starting legal nursing

  1. I have so many questions, even after googling and reading around.

    From what I understand, with legal nursing, you don't get accredited until after you have hours under your belt and plenty of experience. But when I look at jobs for consulting, all they want are accredited and experienced people.

    1. how do I get this experience [without said accrediation]?
    2. If I have only worked in the OR my entire career, is that enough? I assume it is since many nurses don't know much about the OR, but it still seems limited to me.
    3. How can I get training on making reports etc, not accreditation [just so I can get started appropriately]?
    4. If I'm starting out part time, and honestly just trying to get experience in the field, what do I charge? I have 7 years of OR experience in many many hospitals since I'm a traveler. My focus is only in one thing, but my experience there is very strong.

    Hoping for some answers because this is something I want to do but I dont know where to start to be honest! Thank you
    •  
  2. 5 Comments

  3. by   sirI
    Welcome to allnurses.com

    I think what you are wanting to know is about certification, not accreditation.

    One does not have to be certified in order to work as a Legal Nurse Consultant.

    The American Association of Legal Nurse Consultants (AALNC) requires 2000 hours of work as an LNC in the past 5 years before being allowed to sit for their certification.

    Please check out this Article on experience. You will find many of your questions addressed/answered: RN Experience when Considering the Legal Nurse Consultant Career

    Also, many other threads/Articles can be found in the FAQ section that you will find helpful.

    Good luck.
  4. by   ccraig0034
    Quote from sirI
    Welcome to allnurses.com

    I think what you are wanting to know is about certification, not accreditation.

    One does not have to be certified in order to work as a Legal Nurse Consultant.

    The American Association of Legal Nurse Consultants (AALNC) requires 2000 hours of work as an LNC in the past 5 years before being allowed to sit for their certification.

    Please check out this Article on experience. You will find many of your questions addressed/answered: RN Experience when Considering the Legal Nurse Consultant Career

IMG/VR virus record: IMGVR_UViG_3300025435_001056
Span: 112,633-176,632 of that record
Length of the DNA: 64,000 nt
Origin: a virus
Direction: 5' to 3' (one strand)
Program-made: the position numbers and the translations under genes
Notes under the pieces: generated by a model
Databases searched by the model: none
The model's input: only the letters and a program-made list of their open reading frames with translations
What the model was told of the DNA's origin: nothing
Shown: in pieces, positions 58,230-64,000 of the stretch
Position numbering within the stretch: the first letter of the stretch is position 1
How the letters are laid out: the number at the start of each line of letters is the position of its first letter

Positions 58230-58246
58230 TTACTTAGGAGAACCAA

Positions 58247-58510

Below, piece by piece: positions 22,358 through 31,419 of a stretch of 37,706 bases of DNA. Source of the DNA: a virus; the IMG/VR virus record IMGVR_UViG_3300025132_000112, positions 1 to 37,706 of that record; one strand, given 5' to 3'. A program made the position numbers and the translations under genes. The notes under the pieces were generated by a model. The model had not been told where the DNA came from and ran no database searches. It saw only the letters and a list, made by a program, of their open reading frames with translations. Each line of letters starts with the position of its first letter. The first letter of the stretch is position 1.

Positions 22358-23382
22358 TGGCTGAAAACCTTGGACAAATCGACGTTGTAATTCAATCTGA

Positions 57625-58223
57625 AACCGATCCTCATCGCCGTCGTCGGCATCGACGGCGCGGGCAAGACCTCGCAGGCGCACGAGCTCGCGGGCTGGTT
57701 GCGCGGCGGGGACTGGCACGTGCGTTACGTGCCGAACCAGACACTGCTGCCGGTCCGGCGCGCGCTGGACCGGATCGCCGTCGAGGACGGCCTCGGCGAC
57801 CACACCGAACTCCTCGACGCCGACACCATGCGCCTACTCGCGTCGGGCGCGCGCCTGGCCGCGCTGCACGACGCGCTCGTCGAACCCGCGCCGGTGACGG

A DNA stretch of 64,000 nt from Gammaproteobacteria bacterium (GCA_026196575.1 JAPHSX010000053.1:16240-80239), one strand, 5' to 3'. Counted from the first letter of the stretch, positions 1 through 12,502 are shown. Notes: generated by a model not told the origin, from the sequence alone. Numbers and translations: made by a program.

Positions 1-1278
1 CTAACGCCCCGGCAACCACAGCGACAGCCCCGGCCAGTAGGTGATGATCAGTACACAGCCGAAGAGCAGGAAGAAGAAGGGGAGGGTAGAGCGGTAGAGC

Also, many other threads/Articles can be found in the FAQ section that you will find helpful.

    Good luck.

    ok, yes, I meant certification. And I understand that it's not necessary [and not even possible] in the beginnig. But if I cant take those classes from the beginning, what can I do so I can at least learn how to do this and gain experience?? Everyone wants someone who has been certified when I'm looking online at jobs. I don't see any classes or anything geared to someone like me who is looking to break into the field. It all just ends up at those two sites for those courses.
  5. by   sirI
    You can take classes to be educated as an LNC if you wish. Classes are geared to the novice as well as those already in the field. They will be exactly what you are looking for starting from the bottom up.

    Check out the FAQ link I gave you above. I have covered a lot of the information I think you want about education to become an LNC as well as certification later on if you desire.

    Also, check out the AALNC link about education as an LNC.

    I am surprised that the jobs you've looked at require certification. The vast majority of Attorneys I've worked with only want those with RN experience.
    Last edit by sirI on Jan 11, '16
  6. by   bklynbaby
    Hi

    I'm a NP looking to go into the field.

    I have come across job posts for LNCs and one thing Ive noticed is they all want legal nurse experience atleast 1 year experience. How do you approach these lawyers?

    As far as education and certification, I have yet to see a job posting that had it listed as a requirement. I have seen ads that state they want atleast 7years of ICU/ER experience. I'm not sure if your OR experience puts you at a disadvantage.
  7. by   JenMacBSN
    I know this is an old post but I'm hoping to get some info. I'll be starting a LNC program next month. I'm not sure how much or what kind of research LNCs do, but I keep coming across items that seem to be something I should kerp. For example, the Nurse Practice Acts of my area (DC), and articles covering areas like proper documentation. What do you guys think?

close